Klein’s Korner: Celebrating the Smaller Card Shows – Recently I saw a very nice blog post defending smaller hotel card shows and their advantages. I believe in both big shows as I set up back in the day as a dealer at Gloria Rothstein shows and attended many of them in my Beckett days when we traveled extensively. I also believe in smaller shows as a promoter and as an attendee and both types of shows can and should be beneficial to the hobby.
What are some of the advantages of bigger shows? Well, among them are they usually have autograph guests, a bigger advertising budget to reach out to the wider market and more reasons for the “corporates” of the hobby to attend. Let’s be honest, it’s much easier to convince the bigger entities to attend when you have more vendors and hopefully more customers in the room. In addition, the bigger the show the more varied the merchandise will likely be. You will probably draw from a wider geographical range and also draw customers from the same wider range.
Now the major disadvantage for both collectors and dealers is, of course, the cost to be there. Since the venues are either bigger in size or importance the cost is much higher and gets passed on to everyone from the promoters to the dealers to the collectors. All of these are valid reasons for concern. As a note, when I used to stay at my parents home in New Jersey before going to the White Plains show I had costs of $3-4 in tolls, $3-4 for the Tappan Zee Bridge; $3 for the quarters needed for the parking meters and $10 to get in the door. Yes, that’s $20 or more before I even looked at a card. And for those people complaining about the National, guess what — it’s comparable if you want to walk, especially in Chicago, to attend that show than the East Coast National or any other show in White Plains. In 2017, I believe the MTA was $5 to park for the day in their lot and the admission fee is about $15 or so. Yep, the National done right is actually still one of the best bargains in collecting. Of course, the volume of material at a big show is usually outstanding.
How does this compare to the smaller hotel type shows? I say hotel type shows because both shows I run (Adat Chaverim and the Comfort Inn) have approximately 40 tables in the room. As a promoter I like that amount of tables because the dealer volume is manageable and even with all the places I post and our mailing list, it keeps the room to a size where collectors feel comfortable. I only charge $1 for either of my shows and frankly at the Comfort Inn the reason I charge to get in is not what for the reason you think. The real reason I charge the dollar at the door is two fold. The first reason is that the measly dollar makes everyone think they have skin in the game. The second reason is the dollar helps me keep track of the total attendance.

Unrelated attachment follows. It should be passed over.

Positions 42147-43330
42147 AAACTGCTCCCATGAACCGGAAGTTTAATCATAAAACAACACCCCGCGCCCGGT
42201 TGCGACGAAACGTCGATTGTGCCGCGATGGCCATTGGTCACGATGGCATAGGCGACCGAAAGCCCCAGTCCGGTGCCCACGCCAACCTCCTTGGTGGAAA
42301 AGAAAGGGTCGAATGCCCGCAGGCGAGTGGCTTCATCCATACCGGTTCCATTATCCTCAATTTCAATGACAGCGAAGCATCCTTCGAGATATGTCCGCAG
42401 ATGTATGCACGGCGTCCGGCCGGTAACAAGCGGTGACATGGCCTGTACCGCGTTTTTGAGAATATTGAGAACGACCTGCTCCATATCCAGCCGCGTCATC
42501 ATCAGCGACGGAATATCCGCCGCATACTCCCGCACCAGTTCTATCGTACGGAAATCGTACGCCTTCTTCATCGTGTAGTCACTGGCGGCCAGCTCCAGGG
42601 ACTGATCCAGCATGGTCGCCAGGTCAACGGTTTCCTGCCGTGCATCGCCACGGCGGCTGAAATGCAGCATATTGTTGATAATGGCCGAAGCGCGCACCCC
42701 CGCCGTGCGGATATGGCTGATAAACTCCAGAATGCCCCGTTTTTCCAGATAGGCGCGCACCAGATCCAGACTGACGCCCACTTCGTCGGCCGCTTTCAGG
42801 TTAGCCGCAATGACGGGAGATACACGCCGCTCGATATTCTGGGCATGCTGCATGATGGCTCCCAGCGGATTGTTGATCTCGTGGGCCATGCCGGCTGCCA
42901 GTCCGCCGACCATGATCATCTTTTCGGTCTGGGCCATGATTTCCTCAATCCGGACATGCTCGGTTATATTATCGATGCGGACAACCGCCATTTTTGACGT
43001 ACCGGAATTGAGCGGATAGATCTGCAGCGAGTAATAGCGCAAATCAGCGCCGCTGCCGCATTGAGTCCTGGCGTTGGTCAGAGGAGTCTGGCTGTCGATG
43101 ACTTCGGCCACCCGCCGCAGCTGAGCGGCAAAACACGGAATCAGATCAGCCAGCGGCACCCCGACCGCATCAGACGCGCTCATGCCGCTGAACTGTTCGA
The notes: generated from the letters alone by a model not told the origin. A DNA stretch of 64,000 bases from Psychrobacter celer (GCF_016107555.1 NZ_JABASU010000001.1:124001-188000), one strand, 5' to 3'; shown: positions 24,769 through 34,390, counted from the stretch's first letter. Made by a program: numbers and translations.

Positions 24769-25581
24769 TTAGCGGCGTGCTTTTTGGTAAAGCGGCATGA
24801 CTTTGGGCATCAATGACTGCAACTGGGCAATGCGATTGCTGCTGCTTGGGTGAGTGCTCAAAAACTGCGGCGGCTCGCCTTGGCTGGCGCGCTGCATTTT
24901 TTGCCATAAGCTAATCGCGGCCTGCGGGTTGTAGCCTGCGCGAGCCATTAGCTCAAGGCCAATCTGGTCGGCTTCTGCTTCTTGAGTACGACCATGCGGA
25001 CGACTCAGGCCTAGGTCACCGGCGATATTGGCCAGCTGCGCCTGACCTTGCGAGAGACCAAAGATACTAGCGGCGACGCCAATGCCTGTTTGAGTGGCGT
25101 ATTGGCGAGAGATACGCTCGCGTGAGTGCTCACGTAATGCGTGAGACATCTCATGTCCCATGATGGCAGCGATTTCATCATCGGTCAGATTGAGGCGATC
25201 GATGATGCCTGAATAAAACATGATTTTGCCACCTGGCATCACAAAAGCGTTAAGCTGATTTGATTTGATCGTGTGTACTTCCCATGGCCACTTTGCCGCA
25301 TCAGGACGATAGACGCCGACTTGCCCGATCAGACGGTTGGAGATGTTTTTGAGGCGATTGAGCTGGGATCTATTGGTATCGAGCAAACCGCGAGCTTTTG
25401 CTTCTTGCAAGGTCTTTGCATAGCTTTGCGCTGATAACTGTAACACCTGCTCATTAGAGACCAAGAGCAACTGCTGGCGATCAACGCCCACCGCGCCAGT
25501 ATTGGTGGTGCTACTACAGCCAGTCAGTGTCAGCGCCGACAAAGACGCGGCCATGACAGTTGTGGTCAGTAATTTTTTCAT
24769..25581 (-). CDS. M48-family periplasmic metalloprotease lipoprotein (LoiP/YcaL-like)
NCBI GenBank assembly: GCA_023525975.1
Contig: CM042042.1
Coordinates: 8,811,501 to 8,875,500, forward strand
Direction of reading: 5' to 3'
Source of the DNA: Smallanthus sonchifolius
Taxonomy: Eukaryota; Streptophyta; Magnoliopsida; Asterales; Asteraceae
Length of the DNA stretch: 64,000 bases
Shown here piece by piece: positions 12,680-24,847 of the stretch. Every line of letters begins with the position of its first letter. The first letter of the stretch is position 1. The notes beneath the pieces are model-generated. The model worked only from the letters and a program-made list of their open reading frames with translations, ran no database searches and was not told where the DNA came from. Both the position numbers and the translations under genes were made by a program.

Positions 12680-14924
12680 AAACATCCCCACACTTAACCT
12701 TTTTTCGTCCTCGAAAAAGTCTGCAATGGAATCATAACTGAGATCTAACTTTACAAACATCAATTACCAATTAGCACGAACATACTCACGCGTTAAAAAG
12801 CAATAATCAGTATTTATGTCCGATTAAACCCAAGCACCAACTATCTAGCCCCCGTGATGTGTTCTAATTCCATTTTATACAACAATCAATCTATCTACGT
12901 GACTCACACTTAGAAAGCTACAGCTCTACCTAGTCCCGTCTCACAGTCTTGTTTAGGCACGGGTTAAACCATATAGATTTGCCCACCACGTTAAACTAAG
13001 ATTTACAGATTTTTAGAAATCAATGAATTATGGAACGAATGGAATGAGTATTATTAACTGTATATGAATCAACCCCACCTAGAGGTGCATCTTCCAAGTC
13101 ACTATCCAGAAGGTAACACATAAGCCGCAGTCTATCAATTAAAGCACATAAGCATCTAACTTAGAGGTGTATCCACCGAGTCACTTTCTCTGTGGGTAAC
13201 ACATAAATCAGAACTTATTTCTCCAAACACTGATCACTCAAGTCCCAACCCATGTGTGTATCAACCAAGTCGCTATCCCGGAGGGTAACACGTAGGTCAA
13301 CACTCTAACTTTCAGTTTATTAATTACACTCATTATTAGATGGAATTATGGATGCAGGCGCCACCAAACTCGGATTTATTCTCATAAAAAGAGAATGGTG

Here is a photo of me with the GTS banner. I put out the GTS banner at my two-day shows and/or my Adat show:
And one of the hidden secrets of my 40-table shows as well as Kyle Robertson’s Frisco shows is with the right group of dealers, we’ll have a very wide range of material. You’d be surprised how many people realize how good the cards are at the show and how varied the merchandise is. Before he moved to Kansas, we had a dealer who carried 2 cent boxes with him and people would be at his table all day. We also have dealers who have brought complete 50’s-60’s sets worth thousands of dollars for sale at their tables.
And there is one other advantage of hotel type shows. In many cases, the dealers who set up are not full time vendors but do this as a hobby. In looking over the list I created for the Adat show (I have to be real careful at that one) I have 3 full time vendors out of the 13 who are probably setting up. At a big show the percent is probably the reverse of that. The best thing about having weekend warriors or collectors/dealers setting up is they are usually more responsive to accepting more reasonable prices on their merchandise.
So either way, if you are lucky enough to have a local show in your area please go and spread the word.
For more from Rich, follow him on Twitter @sabrgeek.
P.S. A reminder for all concerned, our next Adat Chaverim charity show will be Sunday, September 2nd from 10A-4P and Monday September 3rd from 11A-3P of Labor Day weekend. In the words of Dr. James Beckett: “I think Plano has the most collector-friendly show in the history of the hobby. If you go…to Rich Klein’s Adat Synagogue show, I promise you you’ll walk out with more than you came in with. For a dollar, you’re going to have to back up your truck. I guess I can say that’s the other show I go to besides the National.” Adat is located at 6300 Independence Parkway (In the shopping center at the northeast corner of Spring Creek and Independence) Plano, TX 75023.
Klein’s Korner: Celebrating the Smaller Card Shows
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